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September 27, 2013

Question: Does “social” media bring us closer together or move us further apart?

Today’s question is posed as a polarized “either-or” situation, but the answer must be both. Social media can bring us closer together and/or further apart, depending on the content of the messages. This realization is so simple and obvious that it is sometimes forgotten or overlooked. Social media are not the ends in themselves that they have become—the frenetic quest for the latest hand-held device. They are, more importantly, virtually instantaneous, electronic instruments for reflecting the pulse of human consciousness: what we have on our minds, and more importantly, our hearts. Nothing less and a whole lot more.  

“We are all connected.” has become by now a pop psychology tag. It has been repeated in a dozen movies. It has been used as a sensitive, artistically rendered effective Bell telecom commercial. It is found in some beautifully poetic lines from Mitch Albom’s best-selling novel, The Five People You Meet in Heaven (2003).

But whatever the origin of  the saying, it contains a profound spiritual truth—a profound spiritual truth about the universality of  integral human consciousness; about the desire for the organic and spiritual unity that is devoutly wished by a world that is coming of age; about the longing for ties of solidarity to bind women, men, youth and children together, all over this troubled planet.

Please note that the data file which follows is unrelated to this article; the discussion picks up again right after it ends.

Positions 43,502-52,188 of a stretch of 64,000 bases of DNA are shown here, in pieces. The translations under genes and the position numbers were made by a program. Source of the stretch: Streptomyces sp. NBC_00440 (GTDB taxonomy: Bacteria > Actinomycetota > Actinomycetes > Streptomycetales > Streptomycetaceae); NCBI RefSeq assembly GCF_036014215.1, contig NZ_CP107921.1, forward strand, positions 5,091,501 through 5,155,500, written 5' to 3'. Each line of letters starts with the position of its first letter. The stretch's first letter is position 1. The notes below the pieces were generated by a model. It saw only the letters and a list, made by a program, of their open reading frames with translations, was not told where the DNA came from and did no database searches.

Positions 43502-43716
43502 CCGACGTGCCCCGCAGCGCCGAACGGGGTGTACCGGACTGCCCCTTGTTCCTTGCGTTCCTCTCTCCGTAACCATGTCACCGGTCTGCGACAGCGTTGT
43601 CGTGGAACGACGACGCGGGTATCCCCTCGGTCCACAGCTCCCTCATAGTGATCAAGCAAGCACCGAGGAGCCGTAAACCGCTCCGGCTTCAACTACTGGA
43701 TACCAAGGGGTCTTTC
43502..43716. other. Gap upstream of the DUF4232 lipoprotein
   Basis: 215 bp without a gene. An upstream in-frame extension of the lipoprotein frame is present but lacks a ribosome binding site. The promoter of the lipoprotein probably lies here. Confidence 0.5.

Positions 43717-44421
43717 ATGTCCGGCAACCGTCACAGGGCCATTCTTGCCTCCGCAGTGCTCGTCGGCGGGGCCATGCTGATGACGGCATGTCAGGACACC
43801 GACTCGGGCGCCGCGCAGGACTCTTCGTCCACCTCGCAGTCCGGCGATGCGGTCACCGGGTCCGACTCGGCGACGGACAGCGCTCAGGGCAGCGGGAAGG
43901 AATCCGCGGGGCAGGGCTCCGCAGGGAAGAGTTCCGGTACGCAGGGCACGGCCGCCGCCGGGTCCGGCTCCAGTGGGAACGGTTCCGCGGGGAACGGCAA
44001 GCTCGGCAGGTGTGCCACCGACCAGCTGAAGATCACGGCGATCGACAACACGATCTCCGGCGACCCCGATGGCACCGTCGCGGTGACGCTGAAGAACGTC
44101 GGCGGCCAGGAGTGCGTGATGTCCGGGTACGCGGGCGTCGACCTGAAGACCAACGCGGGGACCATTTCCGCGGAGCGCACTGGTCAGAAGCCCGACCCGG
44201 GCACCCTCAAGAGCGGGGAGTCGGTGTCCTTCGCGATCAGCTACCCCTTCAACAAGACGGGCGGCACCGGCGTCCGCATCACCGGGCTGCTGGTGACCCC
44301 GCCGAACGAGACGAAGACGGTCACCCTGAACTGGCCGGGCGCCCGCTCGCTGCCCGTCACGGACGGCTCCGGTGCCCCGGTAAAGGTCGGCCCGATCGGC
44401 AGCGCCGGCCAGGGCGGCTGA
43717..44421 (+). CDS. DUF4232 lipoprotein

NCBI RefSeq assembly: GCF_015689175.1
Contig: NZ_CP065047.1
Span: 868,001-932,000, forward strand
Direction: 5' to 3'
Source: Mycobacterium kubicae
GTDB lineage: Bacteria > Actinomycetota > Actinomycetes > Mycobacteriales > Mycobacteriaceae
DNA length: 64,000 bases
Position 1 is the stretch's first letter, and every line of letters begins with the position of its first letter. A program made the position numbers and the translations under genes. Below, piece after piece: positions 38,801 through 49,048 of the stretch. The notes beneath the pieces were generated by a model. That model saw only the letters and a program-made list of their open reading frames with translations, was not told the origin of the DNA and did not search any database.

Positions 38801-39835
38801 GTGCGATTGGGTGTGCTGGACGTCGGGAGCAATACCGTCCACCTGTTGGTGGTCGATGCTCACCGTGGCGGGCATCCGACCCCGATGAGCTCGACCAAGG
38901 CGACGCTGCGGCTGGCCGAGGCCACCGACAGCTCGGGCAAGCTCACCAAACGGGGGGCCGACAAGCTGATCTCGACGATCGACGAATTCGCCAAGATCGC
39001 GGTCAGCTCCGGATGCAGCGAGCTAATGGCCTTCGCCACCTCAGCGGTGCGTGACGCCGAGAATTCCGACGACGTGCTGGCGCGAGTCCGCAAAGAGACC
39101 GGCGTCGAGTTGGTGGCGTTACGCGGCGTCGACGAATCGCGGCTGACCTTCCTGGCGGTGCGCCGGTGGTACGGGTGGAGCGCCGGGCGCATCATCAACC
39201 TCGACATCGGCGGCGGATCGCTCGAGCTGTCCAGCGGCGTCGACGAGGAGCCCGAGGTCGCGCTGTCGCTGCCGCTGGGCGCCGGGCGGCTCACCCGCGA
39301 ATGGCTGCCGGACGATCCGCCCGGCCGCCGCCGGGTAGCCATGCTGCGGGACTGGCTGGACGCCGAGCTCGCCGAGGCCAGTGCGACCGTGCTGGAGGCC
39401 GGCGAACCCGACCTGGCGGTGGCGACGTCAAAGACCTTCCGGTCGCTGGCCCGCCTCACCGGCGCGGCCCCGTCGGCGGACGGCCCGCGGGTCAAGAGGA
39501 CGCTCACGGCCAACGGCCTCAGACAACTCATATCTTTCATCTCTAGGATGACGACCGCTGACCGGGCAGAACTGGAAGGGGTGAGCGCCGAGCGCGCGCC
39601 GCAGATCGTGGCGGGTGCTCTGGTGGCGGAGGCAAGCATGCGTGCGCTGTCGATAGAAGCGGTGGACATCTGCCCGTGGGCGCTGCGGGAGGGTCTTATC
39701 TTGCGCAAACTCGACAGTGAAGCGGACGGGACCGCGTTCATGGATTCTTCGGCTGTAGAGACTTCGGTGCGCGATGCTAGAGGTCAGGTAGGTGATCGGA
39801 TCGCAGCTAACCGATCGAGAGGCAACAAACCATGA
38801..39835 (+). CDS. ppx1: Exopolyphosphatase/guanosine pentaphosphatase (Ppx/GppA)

At their worst, when used for cyber bullying, a type of psychological terrorism, these media have led to the tragic suicides of the hounded, shamed, exploited and relentlessly harassed. They are used to engage in vicious gossip, to ruin reputations, and for purposes of  the sexual exploitation of women and children. They create conditions for addictive behaviours to thrive.

But social media can create a virtual community that brings us closer together, when they keep us in touch with old friends, family or new acquaintances, by the sharing and exchanging of stories, sayings, photos, posters, articles and personal news. Social media can help create revolutions and influence election results. Social media work best when pure hearts and informed, intelligent, creative minds use them for the betterment of humankind.  
-  Jack McLean

Printed in the The Ottawa Citizen September 27, 2013
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